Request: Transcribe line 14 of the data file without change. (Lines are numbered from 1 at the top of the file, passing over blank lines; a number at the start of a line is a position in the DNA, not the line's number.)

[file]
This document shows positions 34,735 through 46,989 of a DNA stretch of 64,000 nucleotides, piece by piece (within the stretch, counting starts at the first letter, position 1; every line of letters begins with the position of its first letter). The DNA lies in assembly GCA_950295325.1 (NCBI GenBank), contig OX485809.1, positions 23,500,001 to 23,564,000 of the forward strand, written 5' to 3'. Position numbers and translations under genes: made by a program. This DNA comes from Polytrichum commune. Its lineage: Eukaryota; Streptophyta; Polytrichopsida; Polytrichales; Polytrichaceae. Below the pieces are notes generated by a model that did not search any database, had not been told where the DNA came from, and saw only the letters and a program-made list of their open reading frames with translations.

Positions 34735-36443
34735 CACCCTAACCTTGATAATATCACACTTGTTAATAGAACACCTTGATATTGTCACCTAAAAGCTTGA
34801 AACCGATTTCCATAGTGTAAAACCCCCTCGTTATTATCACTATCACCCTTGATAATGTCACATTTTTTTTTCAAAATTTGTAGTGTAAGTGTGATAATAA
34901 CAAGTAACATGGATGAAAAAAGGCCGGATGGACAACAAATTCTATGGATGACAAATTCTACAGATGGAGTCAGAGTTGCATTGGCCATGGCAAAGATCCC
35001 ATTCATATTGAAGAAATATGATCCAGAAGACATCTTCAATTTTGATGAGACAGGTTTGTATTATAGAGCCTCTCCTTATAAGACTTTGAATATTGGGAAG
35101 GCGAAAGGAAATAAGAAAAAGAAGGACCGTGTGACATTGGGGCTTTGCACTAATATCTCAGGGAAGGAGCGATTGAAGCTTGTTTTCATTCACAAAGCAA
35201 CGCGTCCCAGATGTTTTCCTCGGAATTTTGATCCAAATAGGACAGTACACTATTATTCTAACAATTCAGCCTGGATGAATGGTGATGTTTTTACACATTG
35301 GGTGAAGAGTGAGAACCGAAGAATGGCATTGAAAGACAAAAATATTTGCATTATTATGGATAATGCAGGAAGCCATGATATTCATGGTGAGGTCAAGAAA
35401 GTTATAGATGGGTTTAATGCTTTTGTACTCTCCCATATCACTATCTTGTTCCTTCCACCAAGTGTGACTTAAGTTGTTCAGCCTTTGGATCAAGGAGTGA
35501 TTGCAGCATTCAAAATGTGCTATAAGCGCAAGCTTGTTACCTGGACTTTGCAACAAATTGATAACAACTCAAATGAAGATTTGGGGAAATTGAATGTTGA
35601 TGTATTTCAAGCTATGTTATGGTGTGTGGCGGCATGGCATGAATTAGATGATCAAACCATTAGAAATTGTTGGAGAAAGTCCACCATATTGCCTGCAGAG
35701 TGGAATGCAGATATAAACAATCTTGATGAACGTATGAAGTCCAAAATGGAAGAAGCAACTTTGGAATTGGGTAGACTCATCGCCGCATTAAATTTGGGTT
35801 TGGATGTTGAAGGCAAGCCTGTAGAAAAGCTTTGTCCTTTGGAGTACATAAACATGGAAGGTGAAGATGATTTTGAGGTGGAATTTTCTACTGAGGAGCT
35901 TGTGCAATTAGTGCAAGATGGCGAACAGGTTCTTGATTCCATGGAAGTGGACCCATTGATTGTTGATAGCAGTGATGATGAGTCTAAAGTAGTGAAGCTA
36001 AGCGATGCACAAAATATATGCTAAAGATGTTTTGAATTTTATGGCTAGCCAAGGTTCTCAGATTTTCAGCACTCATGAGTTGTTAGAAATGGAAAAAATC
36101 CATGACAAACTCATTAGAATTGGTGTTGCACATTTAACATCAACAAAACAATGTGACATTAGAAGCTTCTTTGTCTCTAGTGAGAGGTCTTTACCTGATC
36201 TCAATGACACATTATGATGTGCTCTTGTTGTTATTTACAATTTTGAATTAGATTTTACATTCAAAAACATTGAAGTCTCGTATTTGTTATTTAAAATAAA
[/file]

35801 TGGATGTTGAAGGCAAGCCTGTAGAAAAGCTTTGTCCTTTGGAGTACATAAACATGGAAGGTGAAGATGATTTTGAGGTGGAATTTTCTACTGAGGAGCT